More U.S. Tax Dollars Spent on Junk Food than Fruit

The Iowa Public Interest Research Group has just taken a look at how U.S. government food subsidies are being allocated. They made a pretty shocking observation. More government subsidies are being spent on junk food than food with any nutritional benefit.

Nearly $17 Billion Spent on Junk
The study analyzed the amount of money the government spent buying food from 1995 to 2010.They found that almost $17 billion was spent on junk food. This food included foods from manufacturers who exclusively used corn syrup, corn starch and vegetable oils as key ingredients.

Apples were the only food that the government spent any meaningful amount of money on. Altogether they spent about $262 million on apples. Why is our government spending 65 times as much money on Twinkies and skittles as apples?

Despite all the efforts the government has taken to address concerns of childhood obesity, they have not done much to make the problem better. The food pyramid they came up with in 1992 turned out to be completely bogus. At least the Department of Agriculture was making an attempt to address these issues then.

More U.S. Tax Dollars Spent on Junk Food than Fruit Now the government is actively making key health problems such as childhood obesity and diabetes worse. Ironically, this study comes out at a time when many politicians such as Michele Obama are campaigning to end childhood obesity. They may have to reevaluate the programs their own government has come up with and do something different.

Ultimately, U.S. taxpayers are the one’s footing the bill!

Is Junk Food Really Cheaper?
THE “fact” that junk food is cheaper than real food has become a reflexive part of how we explain why so many Americans are overweight, particularly those with lower incomes. I frequently read confident statements like, “when a bag of chips is cheaper than a head of broccoli ...” or “it’s more affordable to feed a family of four at McDonald’s than to cook a healthy meal for them at home.”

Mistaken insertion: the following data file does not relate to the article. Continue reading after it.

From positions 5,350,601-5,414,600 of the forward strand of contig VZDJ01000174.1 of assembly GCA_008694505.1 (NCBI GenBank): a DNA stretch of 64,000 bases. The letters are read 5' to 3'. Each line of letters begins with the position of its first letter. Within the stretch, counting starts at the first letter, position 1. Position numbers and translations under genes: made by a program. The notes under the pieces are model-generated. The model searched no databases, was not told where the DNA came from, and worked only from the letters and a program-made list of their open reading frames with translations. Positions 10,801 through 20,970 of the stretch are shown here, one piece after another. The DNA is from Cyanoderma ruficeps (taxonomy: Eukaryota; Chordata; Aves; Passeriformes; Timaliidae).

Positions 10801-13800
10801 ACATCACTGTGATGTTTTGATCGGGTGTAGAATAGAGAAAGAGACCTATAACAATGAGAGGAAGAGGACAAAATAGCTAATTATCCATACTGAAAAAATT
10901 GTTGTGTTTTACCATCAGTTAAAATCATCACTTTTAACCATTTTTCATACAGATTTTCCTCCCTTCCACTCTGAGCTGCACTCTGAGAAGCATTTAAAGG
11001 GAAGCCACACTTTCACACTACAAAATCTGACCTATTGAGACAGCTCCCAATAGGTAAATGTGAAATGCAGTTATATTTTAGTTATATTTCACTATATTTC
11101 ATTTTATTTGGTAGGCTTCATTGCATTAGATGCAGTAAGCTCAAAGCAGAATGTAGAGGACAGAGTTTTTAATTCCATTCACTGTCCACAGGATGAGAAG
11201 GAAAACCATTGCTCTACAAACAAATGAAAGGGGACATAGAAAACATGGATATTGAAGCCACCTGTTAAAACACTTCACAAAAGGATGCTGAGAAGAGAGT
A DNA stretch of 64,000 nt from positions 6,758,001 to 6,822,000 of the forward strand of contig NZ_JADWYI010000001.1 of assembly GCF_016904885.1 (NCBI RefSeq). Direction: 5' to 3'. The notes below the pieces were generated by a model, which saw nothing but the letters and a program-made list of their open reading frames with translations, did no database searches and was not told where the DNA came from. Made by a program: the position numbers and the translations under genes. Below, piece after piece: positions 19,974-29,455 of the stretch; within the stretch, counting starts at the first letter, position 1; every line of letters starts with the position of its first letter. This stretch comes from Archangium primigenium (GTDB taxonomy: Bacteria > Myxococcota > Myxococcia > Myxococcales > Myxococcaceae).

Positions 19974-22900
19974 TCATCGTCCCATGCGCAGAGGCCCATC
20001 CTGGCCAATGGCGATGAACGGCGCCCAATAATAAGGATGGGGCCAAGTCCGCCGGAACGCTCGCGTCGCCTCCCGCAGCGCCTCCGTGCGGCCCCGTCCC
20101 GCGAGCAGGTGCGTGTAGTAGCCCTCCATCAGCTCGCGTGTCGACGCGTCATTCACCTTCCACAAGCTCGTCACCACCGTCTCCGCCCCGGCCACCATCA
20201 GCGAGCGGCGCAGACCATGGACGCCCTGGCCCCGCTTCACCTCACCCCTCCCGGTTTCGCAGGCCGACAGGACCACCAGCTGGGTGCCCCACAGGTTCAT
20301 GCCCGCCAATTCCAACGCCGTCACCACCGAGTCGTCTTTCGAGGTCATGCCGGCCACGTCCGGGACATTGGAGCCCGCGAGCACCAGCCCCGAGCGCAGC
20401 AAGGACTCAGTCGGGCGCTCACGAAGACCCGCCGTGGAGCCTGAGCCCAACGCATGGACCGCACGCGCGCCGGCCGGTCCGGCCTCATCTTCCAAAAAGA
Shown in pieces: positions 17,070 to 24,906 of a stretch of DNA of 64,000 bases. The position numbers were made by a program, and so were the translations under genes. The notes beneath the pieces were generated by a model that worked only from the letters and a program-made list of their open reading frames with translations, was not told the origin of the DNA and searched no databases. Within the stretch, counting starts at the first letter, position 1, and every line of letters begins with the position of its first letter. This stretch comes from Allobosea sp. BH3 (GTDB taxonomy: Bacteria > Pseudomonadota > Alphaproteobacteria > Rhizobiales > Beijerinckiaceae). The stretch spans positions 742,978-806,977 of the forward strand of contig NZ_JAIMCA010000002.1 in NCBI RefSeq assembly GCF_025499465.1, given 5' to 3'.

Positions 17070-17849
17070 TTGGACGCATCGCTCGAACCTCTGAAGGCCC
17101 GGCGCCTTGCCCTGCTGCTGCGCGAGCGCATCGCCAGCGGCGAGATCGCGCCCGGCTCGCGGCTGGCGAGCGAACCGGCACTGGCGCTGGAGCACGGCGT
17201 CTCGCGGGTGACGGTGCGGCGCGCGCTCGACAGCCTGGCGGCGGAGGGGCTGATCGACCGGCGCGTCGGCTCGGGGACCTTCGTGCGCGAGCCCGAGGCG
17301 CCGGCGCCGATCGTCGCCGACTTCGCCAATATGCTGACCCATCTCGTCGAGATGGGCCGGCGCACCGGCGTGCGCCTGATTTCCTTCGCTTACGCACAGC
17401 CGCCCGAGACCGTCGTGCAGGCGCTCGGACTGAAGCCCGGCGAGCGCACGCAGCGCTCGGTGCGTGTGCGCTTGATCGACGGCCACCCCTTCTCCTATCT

This is just plain wrong. In fact it isn’t cheaper to eat highly processed food: a typical order for a family of four - for example, two Big Macs, a cheeseburger, six chicken McNuggets, two medium and two small fries, and two medium and two small sodas - costs, at the McDonald’s a hundred steps from where I write, about $28. (Judicious ordering of “Happy Meals” can reduce that to about $23 - and you get a few apple slices in addition to the fries!)

In general, despite extensive government subsidies, hyperprocessed food remains more expensive than food cooked at home. You can serve a roasted chicken with vegetables along with a simple salad and milk for about $14, and feed four or even six people. If that’s too much money, substitute a meal of rice and canned beans with bacon, green peppers and onions; it’s easily enough for four people and costs about $9. (Omitting the bacon, using dried beans, which are also lower in sodium, or substituting carrots for the peppers reduces the price further, of course.)

Michael Russo is a policy analyst for the Public Interest Research Group. He finds it absurd that we are spending so much of our taxpayers’ money on junk food when we have a childhood obesity problem.

Russo notes that thirty years ago, only one in fifteen children between the ages of 6 and 11 was obese. Today, one in five children in that age range is. In addition to all the money taxpayers are spending on junk food now, the obesity epidemic is going to equate to hundreds of billions of dollars in medical costs.

Effects of Future Budget Cuts

Following the debt ceiling debacle, the government is looking to cut about $1.2 trillion from the budget. As Michele Obama and politicians across the country take a harder look at nutrition, they may have to address the amount of money the federal government is spending on junk food.

The federal government is expected to cut payments to farmers to about 40% what they were giving them in 2004. As they do so, serious decisions will need to be made on what types of food they are spent on.

Russo and others in his field are putting pressure on Congress to make these decisions. They hope Congress will recognize that they are fueling the obesity epidemic and force them to get their priorities straight.


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